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Interview: SGS Group on overcoming bankability and project execution challenges in the Indian solar market

Interview: SGS Group on overcoming bankability and project execution challenges in the Indian solar market

BRIDGE TO INDIA interviewed the SGS Group for the June 2012 edition of the INDIA SOLAR HANDBOOK for their views on the optimal technologies, strategies and execution in the Indian solar market.

Dr. Thomas A. Louis is the Global Business Development Manager for Renewable Energy at the SGS Group Management Ltd. He has the following views on successful implementation of solar projects in India:

  • Public incentive programs as well as private players need independent advisors and contracted third party service providers for support on key decisions
  • Project developers can improve their bankability through verification by an independent professional services partner
  • Collaborating with experienced and strong partners can lower the project risk and make project financing terms more favorable

BTI: What potential do you see in the Indian solar market and how is India different from other markets?

TL: We see certain major trends favoring growth in the Indian solar market. First, there is increasing electricity consumption per capita, population growth and hence demand for building new power generation capacity. Second, the levelized cost of electricity generation (LCOE) using solar power, whether using photovoltaic (PV) or concentrating solar thermal technology (CST), continues to decrease rapidly, in line with reductions in the cost of core components and overall system cost. Third, India has high levels of irradiation. A favorable legal framework, large areas of suitable land and vast numbers of technically skilled people can potentially contribute to developing, manufacturing and deploying large numbers of power generation plants in India. This could be both grid-connected and standalone plants over a wide geographic area and using state-of-the-art renewable power generation technologies. However, the Indian solar market is very different from European markets with regards to the ability to finance significant investments, reliability of the transmission and distribution network and the experience of key players. The effective collaboration of all the stakeholders is required in order to design, finance, build and connect significant renewable power generation capacity.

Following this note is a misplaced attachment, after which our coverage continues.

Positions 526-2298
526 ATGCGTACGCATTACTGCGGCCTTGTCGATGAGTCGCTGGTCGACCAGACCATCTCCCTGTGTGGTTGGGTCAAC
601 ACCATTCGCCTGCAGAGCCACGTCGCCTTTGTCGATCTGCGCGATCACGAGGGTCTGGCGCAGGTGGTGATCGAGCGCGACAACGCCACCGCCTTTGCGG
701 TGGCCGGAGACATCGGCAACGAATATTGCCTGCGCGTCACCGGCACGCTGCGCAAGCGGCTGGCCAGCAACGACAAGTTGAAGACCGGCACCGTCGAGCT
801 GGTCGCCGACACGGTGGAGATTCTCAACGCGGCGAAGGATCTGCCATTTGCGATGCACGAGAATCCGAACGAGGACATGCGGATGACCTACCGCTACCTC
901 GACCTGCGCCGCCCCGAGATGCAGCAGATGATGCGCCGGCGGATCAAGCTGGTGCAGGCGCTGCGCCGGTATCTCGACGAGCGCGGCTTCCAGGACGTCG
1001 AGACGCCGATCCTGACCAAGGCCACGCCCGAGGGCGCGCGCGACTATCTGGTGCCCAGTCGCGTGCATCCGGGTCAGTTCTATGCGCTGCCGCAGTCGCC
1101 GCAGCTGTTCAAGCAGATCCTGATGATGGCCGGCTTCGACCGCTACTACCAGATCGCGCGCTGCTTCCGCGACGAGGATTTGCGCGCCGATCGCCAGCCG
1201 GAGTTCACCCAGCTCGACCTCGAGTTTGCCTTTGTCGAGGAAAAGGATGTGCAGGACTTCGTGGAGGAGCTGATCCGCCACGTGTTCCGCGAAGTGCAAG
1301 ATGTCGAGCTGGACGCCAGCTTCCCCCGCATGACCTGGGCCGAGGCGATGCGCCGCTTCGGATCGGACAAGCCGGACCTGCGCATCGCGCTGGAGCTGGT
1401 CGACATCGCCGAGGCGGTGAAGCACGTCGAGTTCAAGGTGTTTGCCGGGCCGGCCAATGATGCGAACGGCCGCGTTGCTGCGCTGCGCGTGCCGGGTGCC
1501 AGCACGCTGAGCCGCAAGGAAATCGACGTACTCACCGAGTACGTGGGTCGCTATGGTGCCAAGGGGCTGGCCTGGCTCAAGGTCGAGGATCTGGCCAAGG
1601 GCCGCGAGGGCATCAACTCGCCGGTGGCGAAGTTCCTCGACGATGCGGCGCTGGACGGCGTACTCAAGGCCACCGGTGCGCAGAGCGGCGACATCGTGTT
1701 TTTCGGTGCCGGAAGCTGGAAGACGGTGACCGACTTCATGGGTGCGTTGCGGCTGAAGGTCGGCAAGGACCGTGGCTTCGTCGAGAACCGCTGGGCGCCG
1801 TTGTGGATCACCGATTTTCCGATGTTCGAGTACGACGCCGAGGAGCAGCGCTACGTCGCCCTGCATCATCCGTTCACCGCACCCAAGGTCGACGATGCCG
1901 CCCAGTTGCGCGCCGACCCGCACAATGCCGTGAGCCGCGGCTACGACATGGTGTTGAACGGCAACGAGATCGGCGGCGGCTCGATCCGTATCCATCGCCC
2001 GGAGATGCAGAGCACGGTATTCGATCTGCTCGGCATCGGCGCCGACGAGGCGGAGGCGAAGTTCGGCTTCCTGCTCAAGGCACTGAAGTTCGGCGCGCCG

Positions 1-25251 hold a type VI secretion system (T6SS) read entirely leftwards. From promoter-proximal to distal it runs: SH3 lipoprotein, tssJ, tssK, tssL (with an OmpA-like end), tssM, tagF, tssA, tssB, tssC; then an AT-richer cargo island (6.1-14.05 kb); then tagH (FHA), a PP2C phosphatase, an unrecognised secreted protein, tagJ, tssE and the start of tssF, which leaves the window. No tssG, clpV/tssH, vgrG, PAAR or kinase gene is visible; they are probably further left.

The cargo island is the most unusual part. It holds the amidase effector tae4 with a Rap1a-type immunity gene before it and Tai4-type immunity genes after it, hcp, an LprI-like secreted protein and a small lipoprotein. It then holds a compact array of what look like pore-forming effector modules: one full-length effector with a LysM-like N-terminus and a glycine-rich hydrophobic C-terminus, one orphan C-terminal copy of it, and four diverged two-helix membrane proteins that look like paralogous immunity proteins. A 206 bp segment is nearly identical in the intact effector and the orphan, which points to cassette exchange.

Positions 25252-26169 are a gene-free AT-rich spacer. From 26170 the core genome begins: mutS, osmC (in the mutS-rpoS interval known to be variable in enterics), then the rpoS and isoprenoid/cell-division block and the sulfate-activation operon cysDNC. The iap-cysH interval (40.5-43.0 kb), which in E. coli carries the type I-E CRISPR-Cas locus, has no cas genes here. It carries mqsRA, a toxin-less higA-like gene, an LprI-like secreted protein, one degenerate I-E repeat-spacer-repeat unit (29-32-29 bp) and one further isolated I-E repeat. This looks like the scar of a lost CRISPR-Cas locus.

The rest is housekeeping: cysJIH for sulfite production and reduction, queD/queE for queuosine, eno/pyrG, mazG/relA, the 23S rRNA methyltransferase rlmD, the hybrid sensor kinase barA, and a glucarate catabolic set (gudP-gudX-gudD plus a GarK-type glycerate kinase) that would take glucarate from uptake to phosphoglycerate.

BTI: What module technology is best suited to Indian conditions?

TL: The best technology for a solar power plant depends critically on the specific application and circumstances. In some cases, where the tariff structure is progressive and the ability to generate revenues from electricity sold at peak demand is dominant, CST with thermal storage capability has the ability to match electricity supply to demand. Despite CST’s higher LCOE, it may be more attractive to decision-makers than PV. In the case of ground mounted installations and where the cost of land is low, thin-film PV technology is favored due to its low cost per wattpeak. This is in contrast with the best technology for small, roof-mounted, grid-connected PV installations, dominant in many European countries. In such cases, the cost per m2 and limited space availability favor the use of higher efficiency crystalline silicon PV technology. In addition to the above mentioned considerations (tariff structure, meteorological conditions, availability of land, area related cost) the choice of particular solar power technology that is best for a large country like India will also reflect the future role the country aspires to play in the global supply chain. The question as to what solar power generation technology best meets India’s needs thus cannot be addressed from a single point of view. It all depends on which perspective you take.